Samba Copyright Policy
Samba is a project with distributed copyright ownership, which means we prefer the copyright on parts of Samba to be held by individuals rather than corporations if possible. There are historical legal reasons for this, but one of the best ways to explain it is that it's much easier to work with individuals who have ownership than corporate legal departments if we ever need to make reasonable compromises with people using and working with Samba.
We track the ownership of every part of Samba via git, our source code control system, so we know the provenance of every piece of code that is committed to Samba.
So if possible, if you're doing Samba changes on behalf of a company who normally owns all the work you do please get them to assign personal copyright ownership of your changes to you as an individual, that makes things very easy for us to work with and avoids bringing corporate legal departments into the picture.
If you can't do this we can still accept patches from you owned by your employer under a standard employment contract with corporate copyright ownership. It just requires a simple set-up process first.
We use a process very similar to the way things are done in the Linux kernel community, so it should be very easy to get a sign off from your corporate legal department. The only changes we've made are: (a) Samba uses the GPLv3-or-later and LGPLv3-or-later licenses, whereas the Linux kernel uses GPLv2-only, and we (b) don't mandate signing the Samba Developer's Declaration if copyright is held by individuals. (Individuals who wish to sign the Samba Developer's Declaration are welcome to do so if they like.)
The process is called signing.
How to sign your work on behalf of your employer
Once you have permission to contribute to Samba from your employer, complete our signing process by completing two steps:
Email a copy of the following text from your corporate email address to email@example.com:
Samba Developer's Declaration, Version 1.0 By making a contribution to this project, I certify that: (a) The contribution was created in whole or in part by me and I have the right to submit it under the appropriate version of the GNU General Public License; or (b) The contribution is based upon previous work that, to the best of my knowledge, is covered under an appropriate open source license and I have the right under that license to submit that work with modifications, whether created in whole or in part by me, under the GNU General Public License, in the appropriate version; or (c) The contribution was provided directly to me by some other person who certified (a) or (b) and I have not modified it. (d) I understand and agree that this project and the contribution are public and that a record of the contribution (including all metadata and personal information I submit with it, including my sign-off) is maintained indefinitely and may be redistributed consistent with the Samba Team's policies and the requirements of the GNU GPL where they are relevant. (e) I am granting this work to this project under the terms of both the GNU General Public License and the GNU Lesser General Public License as published by the Free Software Foundation; either version 3 of these Licenses, or (at the option of the project) any later version. http://www.gnu.org/licenses/gpl-3.0.html http://www.gnu.org/licenses/lgpl-3.0.html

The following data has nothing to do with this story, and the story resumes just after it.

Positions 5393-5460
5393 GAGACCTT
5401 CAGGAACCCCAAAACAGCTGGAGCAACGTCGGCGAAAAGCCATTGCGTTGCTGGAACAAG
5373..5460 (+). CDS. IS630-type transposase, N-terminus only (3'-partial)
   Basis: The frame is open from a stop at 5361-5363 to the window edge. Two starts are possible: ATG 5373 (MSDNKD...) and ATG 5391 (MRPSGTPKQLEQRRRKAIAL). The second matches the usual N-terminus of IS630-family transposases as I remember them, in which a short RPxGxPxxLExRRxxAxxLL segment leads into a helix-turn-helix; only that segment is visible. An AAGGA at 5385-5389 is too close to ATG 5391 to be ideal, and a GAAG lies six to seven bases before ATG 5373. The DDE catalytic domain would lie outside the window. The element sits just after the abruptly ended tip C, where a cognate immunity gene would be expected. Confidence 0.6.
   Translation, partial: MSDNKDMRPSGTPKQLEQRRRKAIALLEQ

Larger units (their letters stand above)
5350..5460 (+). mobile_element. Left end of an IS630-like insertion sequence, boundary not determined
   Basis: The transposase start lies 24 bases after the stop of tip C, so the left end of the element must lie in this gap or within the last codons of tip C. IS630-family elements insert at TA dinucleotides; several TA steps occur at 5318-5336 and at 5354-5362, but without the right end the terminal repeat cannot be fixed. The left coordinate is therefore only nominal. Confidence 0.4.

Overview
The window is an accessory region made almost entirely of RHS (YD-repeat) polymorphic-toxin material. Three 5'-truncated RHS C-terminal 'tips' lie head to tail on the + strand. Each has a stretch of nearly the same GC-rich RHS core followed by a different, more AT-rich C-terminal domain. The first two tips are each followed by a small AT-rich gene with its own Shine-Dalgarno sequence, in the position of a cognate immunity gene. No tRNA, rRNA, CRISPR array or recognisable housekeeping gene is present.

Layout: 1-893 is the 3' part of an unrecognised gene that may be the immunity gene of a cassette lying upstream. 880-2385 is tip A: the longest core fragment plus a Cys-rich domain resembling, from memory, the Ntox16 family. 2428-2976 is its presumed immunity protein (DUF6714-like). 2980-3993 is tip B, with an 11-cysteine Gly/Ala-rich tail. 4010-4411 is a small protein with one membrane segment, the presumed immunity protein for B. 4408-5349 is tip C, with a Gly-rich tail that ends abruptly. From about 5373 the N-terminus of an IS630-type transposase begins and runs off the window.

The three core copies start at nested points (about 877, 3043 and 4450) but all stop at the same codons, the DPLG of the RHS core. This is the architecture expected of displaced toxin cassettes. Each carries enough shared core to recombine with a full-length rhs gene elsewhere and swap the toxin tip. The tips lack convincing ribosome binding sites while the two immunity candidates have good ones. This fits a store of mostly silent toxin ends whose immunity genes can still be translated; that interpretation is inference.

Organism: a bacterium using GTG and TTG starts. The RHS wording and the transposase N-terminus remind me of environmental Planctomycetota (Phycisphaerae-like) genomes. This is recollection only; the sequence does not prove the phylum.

We will maintain a copy of that email as a record that you have the rights to contribute code to Samba under the required licenses whilst working for the company where the email came from.
Whenever sending in a patch, add a line that states:
Signed-off-by: Random J Developer <firstname.lastname@example.org>
using your real name and the company email address you used to send the Samba Developer's Declaration to us (sorry, no pseudonyms or anonymous contributions.)
That's it ! Such code can then quite happily contain changes that have copyright messages such as :
(C) Example Corporation.
and can be merged into the Samba codebase in the same way as patches from any other individual. You don't need to send in a copy of the Samba Developer's Declaration for each patch, or inside each patch. Just the sign-off is all that is required once we've received the initial email.
Please note that merely including a sign-off in the commit does not imply assent to the Samba Developer's Declaration, whether you're submitting a patch containing your personal copyrights or those of your employer. As such, we won't be able to accept patches submitted by companies that don't follow *both* steps of this signing process. Individual copyright holders who don't assent to the Samba Developer's Declaration should use other means (such as copyright/license headers in the source files) to indicate their chosen license for contributed code.
If you have any questions about signing, please email us at email@example.com.
Have fun and happy Samba hacking !
The Samba Team.